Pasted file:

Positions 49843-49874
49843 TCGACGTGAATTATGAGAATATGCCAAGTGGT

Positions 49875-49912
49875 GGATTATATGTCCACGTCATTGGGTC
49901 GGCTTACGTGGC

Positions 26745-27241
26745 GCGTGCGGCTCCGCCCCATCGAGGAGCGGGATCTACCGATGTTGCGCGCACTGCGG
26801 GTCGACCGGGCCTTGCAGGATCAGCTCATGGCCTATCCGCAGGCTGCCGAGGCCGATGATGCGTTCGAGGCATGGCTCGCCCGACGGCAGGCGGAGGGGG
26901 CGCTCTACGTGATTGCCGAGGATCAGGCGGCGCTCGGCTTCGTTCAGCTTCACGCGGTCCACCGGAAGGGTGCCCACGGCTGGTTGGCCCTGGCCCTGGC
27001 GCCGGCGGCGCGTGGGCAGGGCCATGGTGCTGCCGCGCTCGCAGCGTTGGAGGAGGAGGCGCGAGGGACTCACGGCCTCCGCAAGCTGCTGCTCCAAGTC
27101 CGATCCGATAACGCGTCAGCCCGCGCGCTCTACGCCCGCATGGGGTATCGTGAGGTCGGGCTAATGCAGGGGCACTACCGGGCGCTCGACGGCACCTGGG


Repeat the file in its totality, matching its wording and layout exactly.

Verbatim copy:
Positions 49843-49874
49843 TCGACGTGAATTATGAGAATATGCCAAGTGGT

Positions 49875-49912
49875 GGATTATATGTCCACGTCATTGGGTC
49901 GGCTTACGTGGC

Positions 26745-27241
26745 GCGTGCGGCTCCGCCCCATCGAGGAGCGGGATCTACCGATGTTGCGCGCACTGCGG
26801 GTCGACCGGGCCTTGCAGGATCAGCTCATGGCCTATCCGCAGGCTGCCGAGGCCGATGATGCGTTCGAGGCATGGCTCGCCCGACGGCAGGCGGAGGGGG
26901 CGCTCTACGTGATTGCCGAGGATCAGGCGGCGCTCGGCTTCGTTCAGCTTCACGCGGTCCACCGGAAGGGTGCCCACGGCTGGTTGGCCCTGGCCCTGGC
27001 GCCGGCGGCGCGTGGGCAGGGCCATGGTGCTGCCGCGCTCGCAGCGTTGGAGGAGGAGGCGCGAGGGACTCACGGCCTCCGCAAGCTGCTGCTCCAAGTC
27101 CGATCCGATAACGCGTCAGCCCGCGCGCTCTACGCCCGCATGGGGTATCGTGAGGTCGGGCTAATGCAGGGGCACTACCGGGCGCTCGACGGCACCTGGG